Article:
I Highly Recommend this book and I look forward to reading more books by this author.

Links for purchase

About the author
Jana Petken served in the (British) Royal Navy as a leading Wren Regulator, equivalent to a sergeant in the military police.
After the Navy she worked for a travel company as an overseas representative.
She was a security guard at the BBC World Service radio station. Afterwards she spent twelve years as a bodyguard for a Saudi Arabian Princess.
Her final career was as a cabin-crew member for British Airways. Unfortunately, she suffered serious injuries on board a flight. The aircraft, a Boeing 747, was flying at 39,000 feet above Africa when it was caught in clear-air turbulence. As a result of that accident, she endured three major operations on her spinal cord, and was forced into retirement.

Jana Petken is a multi award winning and best selling historical fiction author. Her books include:
The Guardian of Secrets. (2013)
The Mercy Carver Series: Dark Shadows, book 1, and Blood Moon, book 2. (2014)
The Errant Flock: The Flock Trilogy Book 1. (2015)
Swearing Allegiance. (2016)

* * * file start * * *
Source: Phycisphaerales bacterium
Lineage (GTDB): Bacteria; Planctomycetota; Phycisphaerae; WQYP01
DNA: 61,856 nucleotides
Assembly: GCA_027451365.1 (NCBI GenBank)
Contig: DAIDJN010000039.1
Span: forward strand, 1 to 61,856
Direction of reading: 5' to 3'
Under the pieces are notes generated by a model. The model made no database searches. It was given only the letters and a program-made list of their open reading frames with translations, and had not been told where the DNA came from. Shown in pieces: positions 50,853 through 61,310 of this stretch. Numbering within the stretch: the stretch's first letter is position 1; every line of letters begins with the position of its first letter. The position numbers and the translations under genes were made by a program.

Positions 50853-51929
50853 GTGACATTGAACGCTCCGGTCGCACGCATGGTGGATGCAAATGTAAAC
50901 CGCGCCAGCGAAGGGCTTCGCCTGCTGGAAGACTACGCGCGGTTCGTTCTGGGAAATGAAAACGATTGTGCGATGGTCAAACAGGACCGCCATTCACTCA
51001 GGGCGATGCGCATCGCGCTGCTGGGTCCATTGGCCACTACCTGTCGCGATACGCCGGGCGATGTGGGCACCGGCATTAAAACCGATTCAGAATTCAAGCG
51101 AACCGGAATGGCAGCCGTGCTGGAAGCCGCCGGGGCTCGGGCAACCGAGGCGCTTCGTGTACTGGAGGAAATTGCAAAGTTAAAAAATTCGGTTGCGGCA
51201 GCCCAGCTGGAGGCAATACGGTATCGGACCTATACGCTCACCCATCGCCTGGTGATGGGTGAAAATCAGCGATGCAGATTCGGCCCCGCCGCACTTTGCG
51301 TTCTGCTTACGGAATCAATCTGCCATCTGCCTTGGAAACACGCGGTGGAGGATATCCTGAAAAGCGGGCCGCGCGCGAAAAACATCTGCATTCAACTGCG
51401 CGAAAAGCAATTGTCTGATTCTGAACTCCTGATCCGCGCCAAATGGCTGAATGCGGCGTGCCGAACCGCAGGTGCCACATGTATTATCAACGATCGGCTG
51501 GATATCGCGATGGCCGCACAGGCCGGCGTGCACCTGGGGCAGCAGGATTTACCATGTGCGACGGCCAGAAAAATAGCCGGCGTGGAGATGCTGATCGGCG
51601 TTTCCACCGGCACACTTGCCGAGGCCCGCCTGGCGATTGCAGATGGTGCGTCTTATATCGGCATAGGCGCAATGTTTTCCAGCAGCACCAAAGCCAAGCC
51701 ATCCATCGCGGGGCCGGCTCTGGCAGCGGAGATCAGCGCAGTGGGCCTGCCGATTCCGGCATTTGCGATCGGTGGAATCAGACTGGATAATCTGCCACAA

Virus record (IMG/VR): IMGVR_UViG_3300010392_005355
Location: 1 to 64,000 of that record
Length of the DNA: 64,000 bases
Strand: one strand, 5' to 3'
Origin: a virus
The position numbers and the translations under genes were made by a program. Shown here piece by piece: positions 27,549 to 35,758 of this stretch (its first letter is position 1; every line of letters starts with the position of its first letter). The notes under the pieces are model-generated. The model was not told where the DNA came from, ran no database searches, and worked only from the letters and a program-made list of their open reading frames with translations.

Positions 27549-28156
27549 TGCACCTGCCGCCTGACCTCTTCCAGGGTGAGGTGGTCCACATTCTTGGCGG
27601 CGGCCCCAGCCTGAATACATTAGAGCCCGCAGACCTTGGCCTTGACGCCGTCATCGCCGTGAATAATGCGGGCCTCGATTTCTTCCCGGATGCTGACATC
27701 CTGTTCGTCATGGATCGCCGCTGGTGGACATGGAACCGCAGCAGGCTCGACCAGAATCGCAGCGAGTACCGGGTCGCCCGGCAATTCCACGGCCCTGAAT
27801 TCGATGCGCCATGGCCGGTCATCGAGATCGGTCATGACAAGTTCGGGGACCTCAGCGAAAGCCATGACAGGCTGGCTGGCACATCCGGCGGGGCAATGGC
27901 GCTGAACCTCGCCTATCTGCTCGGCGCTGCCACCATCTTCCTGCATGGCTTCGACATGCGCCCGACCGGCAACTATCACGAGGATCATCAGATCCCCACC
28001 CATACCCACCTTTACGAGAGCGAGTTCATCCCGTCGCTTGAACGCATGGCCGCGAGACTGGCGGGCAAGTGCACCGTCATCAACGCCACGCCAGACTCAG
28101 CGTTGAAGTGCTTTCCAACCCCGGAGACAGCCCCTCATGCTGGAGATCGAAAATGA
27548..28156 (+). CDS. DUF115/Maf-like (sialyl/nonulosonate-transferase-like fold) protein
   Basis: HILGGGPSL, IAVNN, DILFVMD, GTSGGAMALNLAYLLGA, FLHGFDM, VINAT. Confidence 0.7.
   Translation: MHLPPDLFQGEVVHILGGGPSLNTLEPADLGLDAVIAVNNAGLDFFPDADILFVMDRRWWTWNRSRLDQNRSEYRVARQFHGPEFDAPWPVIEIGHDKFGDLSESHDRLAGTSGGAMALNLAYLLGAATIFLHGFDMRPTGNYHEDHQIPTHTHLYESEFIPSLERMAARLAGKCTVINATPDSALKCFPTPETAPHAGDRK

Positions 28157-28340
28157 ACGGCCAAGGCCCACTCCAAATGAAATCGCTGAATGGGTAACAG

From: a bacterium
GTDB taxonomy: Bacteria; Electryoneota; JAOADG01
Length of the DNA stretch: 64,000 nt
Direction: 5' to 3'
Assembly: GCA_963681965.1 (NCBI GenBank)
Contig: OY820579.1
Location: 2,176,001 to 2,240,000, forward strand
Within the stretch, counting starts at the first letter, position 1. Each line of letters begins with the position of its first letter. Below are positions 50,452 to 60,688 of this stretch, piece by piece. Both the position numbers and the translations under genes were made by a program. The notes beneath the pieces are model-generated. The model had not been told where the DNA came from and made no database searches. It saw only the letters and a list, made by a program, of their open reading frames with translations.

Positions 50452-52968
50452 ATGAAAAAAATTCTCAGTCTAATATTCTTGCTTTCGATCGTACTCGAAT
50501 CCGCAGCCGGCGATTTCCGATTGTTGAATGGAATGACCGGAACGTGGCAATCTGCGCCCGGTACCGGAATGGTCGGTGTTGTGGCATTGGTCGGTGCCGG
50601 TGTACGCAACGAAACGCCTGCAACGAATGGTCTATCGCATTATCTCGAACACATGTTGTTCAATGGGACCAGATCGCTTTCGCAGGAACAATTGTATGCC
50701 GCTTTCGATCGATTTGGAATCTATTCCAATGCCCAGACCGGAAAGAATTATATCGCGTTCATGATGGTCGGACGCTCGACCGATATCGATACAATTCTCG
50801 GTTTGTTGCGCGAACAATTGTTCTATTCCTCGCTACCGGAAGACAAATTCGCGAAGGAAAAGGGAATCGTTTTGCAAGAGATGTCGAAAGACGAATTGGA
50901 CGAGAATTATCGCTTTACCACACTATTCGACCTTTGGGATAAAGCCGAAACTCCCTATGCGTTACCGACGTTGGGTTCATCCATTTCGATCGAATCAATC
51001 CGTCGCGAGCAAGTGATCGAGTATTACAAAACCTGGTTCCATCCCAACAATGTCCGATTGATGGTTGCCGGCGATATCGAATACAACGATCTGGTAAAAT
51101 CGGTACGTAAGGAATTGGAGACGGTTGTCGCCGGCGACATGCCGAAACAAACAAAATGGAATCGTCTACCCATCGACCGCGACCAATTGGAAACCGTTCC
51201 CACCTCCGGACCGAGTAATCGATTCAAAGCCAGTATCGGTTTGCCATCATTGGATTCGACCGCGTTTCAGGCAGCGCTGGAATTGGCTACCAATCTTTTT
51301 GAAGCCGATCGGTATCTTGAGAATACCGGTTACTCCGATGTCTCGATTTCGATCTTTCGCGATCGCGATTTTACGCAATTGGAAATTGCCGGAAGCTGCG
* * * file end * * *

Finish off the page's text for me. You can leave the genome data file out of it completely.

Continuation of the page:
Wednesday, 26 October 2016

Author’s Inspiration ~ Jennifer C. Wilson #HistFic #paranormal @inkjunkie1984

Please give a warm welcome to historical-paranormal author, Jennifer C. Wilson. Jennifer is going to share with us her inspirations behind…

Kindred Spirits
Tower of London

A King, three Queens, a handful of nobles and a host of former courtiers…

In the Tower of London, the dead outnumber the living, with the likes of Tudor Queens Anne Boleyn and Katherine Howard rubbing shoulders with one man who has made his way back from his place of death at Bosworth Field to discover the truth about the disappearance of his famous nephews.

Amidst the chaos of daily life, with political and personal tensions running high, Richard III takes control, as each ghostly resident looks for their own peace in the former palace – where privacy was always a limited luxury.

With so many characters haunting the Tower of London, will they all find the calm they crave?

 Author’s Inspiration

My inspiration for writing comes from a wide range of sources. Sometimes (rarely, sadly, but lovely when it happens) an idea leaps fully-formed into my head, for example one of the ideas about the life of Richard III I’m currently working on, but most of the time, I’m attracted by a tiny snippet of historical trivia, or even a name. A few years ago, I visited Sweetheart Abbey, and whilst reading about the history of the place, came across Dervorguilla of Galloway, who founded the abbey in memory of her husband. I loved the name, and have subsequently imagined a whole story around a woman of the same name, nothing to do with the real Dervorguilla’s life story at all.